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Cincinnati Police Chief Isaac's Contract Wish List

Interim Police Chief Eliot Isaac
City of Cincinnati
Interim Police Chief Eliot Isaac
Interim Police Chief Eliot Isaac
Credit Provided / City of Cincinnati
City of Cincinnati

Updated 2/29/16:

The City of Cincinnati will continue to maintain the $10,000 yearly stipend the city provides to chiefs and assistant chiefs in "lieu of overtime, call back, shift differential, court time and shift change compensation." WVXU confirmed the information Monday.

Isaac will also continue to receive a tuition reimbursement for a master's degree program at Xavier University.

The city confirms Isaac can return to the captain rank if he is relieved from the chief's position "for other than just causes as outlined in Article B, Section 5 of the Charter of the city."

Original Story: Cincinnati Police Chief Eliot Isaac asked to be paid $175,000 for the job during negotiations with City Manager Harry Black.  Those discussions took place in November and early December, after Black announced Isaac was his preferred candidate to be the permanent police chief.

In the end, Isaac settled for $162,000 when he was named chief December 10.

The information is revealed in a letter from attorney Tim Burke to Black on behalf of Isaac on December 2, 2015.  It was provided to WVXU through a public records request on Friday.  That request was filed soon after Isaac was named chief.

Burke said a base salary of $175,000 "was reasonable."

"The initial verbal offer of $135,000 is not appropriate," Burke wrote.  "That would result in a situation in which police captains make more than the police chief because of the substantial overtime compensation they receive."

Burke pointed out in the letter that former assistant chief Jim Whalen is being paid $175,000 to be the safety director at the University of Cincinnati with 60 employees.  Burke also wrote the Columbus police chief was paid $181,047 in 2014.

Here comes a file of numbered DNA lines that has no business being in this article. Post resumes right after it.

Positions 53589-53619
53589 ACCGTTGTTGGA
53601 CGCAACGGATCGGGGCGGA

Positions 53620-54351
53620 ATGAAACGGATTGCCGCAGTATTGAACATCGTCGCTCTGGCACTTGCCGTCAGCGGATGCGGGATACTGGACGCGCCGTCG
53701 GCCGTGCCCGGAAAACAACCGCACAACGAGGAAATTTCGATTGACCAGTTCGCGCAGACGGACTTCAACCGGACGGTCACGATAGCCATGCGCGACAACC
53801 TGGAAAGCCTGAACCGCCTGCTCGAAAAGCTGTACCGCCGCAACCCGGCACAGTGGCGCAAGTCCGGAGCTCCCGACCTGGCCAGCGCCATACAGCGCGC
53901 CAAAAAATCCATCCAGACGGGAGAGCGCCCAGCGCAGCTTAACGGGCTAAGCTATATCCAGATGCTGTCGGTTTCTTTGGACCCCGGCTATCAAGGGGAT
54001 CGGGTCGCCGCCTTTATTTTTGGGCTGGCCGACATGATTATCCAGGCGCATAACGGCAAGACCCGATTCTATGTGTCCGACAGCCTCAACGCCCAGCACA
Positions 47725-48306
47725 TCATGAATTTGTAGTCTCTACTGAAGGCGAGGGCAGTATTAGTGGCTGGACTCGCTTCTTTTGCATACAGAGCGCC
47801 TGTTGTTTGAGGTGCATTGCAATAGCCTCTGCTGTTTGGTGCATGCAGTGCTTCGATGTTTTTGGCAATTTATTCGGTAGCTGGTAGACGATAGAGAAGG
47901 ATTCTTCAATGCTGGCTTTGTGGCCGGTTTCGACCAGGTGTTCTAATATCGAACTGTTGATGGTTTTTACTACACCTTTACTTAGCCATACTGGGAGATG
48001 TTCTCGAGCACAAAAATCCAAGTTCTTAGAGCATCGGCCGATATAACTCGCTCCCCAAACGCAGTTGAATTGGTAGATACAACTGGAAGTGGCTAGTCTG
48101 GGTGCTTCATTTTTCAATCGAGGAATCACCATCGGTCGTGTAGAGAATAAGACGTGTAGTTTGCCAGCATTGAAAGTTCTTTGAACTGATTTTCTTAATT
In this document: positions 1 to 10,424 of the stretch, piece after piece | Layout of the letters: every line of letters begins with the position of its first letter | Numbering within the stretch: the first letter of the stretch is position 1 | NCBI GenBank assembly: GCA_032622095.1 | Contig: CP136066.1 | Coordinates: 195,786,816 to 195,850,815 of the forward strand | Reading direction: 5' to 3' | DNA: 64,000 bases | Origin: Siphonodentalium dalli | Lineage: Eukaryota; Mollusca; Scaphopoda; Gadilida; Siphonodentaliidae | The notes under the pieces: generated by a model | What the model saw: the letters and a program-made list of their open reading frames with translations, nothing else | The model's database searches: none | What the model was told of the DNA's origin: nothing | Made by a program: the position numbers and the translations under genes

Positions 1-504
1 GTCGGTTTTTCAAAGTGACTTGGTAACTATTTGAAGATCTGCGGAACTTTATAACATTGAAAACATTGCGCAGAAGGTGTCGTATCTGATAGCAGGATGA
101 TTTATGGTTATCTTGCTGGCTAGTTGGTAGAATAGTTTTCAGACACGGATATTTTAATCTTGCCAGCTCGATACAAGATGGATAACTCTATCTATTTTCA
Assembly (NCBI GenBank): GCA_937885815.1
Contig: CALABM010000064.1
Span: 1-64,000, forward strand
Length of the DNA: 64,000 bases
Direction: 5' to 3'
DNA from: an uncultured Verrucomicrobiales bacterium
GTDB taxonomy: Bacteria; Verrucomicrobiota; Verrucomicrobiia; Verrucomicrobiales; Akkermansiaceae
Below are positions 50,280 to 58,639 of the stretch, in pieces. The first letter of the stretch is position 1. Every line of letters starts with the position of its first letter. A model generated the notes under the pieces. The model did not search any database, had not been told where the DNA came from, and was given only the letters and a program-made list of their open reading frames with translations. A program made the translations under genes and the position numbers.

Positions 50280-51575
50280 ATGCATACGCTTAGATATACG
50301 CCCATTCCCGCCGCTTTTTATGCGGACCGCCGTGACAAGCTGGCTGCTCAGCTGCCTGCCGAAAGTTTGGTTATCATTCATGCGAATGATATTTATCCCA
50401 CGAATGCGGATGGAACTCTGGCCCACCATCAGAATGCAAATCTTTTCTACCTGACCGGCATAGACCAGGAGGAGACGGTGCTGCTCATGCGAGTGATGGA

Isaac also asked to maintain the $10,000 yearly stipend the city provides to chiefs and assistant chiefs in "in lieu of overtime, call back, shift differential, court time and shift change compensation."  That essentially would have brought his salary request to $185,000.  

City council passed an ordinance in December changing the maximum salary for the police and fire chiefs to $165,000.

Burke also asked in his letter that Isaac be grant an exemption from the city's residency requirement.

"Chief Isaac has lived in the city of Forest Park all his life," Burke wrote.  "He has successfully fulfilled his 32-year career with the Cincinnati Police Department while living in Forest Park."

City spokesman Rocky Merz said in an e-mail Friday night that Isaac has six months to move into the city of Cincinnati.

Isaac was named executive assistant chief this past summer prior to assuming the role of interim chief in September, when Black fired Chief Jeffrey Blackwell.  When Isaac was named assistant chief, he negotiated to return to the rank of captain if he was relieved from that position.  Burke asked for the same thing for Isaac as chief.

"After he has served as police chief for six months, should the city manager desire to remove Isaac as police chief for anything other than dishonesty, insubordination, malfeasance or conviction of a felony, Isaac shall be offered the opportunity to return to the rank of captain," Burke wrote in his letter.

Merz said in an e-mail he was not sure whether that provision was included in the agreement when Isaac was named chief.

Isaac, at the time, was receiving tuition reimbursement for a master’s degree program at Xavier University.  Burke asked for that to continue since Isaac had one semester left in the program and was expected to complete his degree this spring.  It is also unclear if this was granted.

Isaac has risen through the ranks of the Cincinnati Police department.  As a captain he directed the department’s Criminal Investigations Section and, from 2007 to 2012, he was commander of District 4 in the central city.

Isaac was Black's only candidate for the chief's job.  The city charter gives the manager the right to select chiefs and assistant chiefs from outside the ranks.  The city's last two chiefs came from outside the department.

WVXU will update this story as information becomes available.

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Jay Hanselman brings more than 10 years experience as a news anchor and reporter to 91.7 WVXU. He came to WVXU from WNKU, where he hosted the local broadcast of All Things Considered. Hanselman has been recognized for his reporting by the Kentucky AP Broadcasters Association, the Ohio Society of Professional Journalists, and the Ohio AP Broadcasters.